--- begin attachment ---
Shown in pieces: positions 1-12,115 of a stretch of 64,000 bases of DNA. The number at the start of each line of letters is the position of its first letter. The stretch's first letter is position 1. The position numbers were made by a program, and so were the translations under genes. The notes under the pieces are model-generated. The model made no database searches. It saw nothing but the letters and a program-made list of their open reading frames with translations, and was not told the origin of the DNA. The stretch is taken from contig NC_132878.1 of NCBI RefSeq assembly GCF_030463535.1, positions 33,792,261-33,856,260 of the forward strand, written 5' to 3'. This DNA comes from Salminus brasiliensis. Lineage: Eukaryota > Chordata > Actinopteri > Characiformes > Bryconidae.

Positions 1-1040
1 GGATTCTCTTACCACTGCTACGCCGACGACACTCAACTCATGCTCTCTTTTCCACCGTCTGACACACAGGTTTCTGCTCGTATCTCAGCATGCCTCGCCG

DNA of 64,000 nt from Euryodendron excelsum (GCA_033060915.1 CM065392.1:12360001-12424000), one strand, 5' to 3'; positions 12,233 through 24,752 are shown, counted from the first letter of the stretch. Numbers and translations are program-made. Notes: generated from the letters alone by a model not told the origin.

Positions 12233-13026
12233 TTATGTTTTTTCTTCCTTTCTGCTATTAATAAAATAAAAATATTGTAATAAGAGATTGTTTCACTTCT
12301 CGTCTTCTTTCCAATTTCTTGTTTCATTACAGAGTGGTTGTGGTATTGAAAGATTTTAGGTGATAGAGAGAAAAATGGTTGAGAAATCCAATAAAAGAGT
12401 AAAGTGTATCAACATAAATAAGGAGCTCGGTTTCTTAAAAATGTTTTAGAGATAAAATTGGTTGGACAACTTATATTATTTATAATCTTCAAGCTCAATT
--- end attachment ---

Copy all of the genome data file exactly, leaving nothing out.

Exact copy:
Shown in pieces: positions 1-12,115 of a stretch of 64,000 bases of DNA. The number at the start of each line of letters is the position of its first letter. The stretch's first letter is position 1. The position numbers were made by a program, and so were the translations under genes. The notes under the pieces are model-generated. The model made no database searches. It saw nothing but the letters and a program-made list of their open reading frames with translations, and was not told the origin of the DNA. The stretch is taken from contig NC_132878.1 of NCBI RefSeq assembly GCF_030463535.1, positions 33,792,261-33,856,260 of the forward strand, written 5' to 3'. This DNA comes from Salminus brasiliensis. Lineage: Eukaryota > Chordata > Actinopteri > Characiformes > Bryconidae.

Positions 1-1040
1 GGATTCTCTTACCACTGCTACGCCGACGACACTCAACTCATGCTCTCTTTTCCACCGTCTGACACACAGGTTTCTGCTCGTATCTCAGCATGCCTCGCCG

DNA of 64,000 nt from Euryodendron excelsum (GCA_033060915.1 CM065392.1:12360001-12424000), one strand, 5' to 3'; positions 12,233 through 24,752 are shown, counted from the first letter of the stretch. Numbers and translations are program-made. Notes: generated from the letters alone by a model not told the origin.

Positions 12233-13026
12233 TTATGTTTTTTCTTCCTTTCTGCTATTAATAAAATAAAAATATTGTAATAAGAGATTGTTTCACTTCT
12301 CGTCTTCTTTCCAATTTCTTGTTTCATTACAGAGTGGTTGTGGTATTGAAAGATTTTAGGTGATAGAGAGAAAAATGGTTGAGAAATCCAATAAAAGAGT
12401 AAAGTGTATCAACATAAATAAGGAGCTCGGTTTCTTAAAAATGTTTTAGAGATAAAATTGGTTGGACAACTTATATTATTTATAATCTTCAAGCTCAATT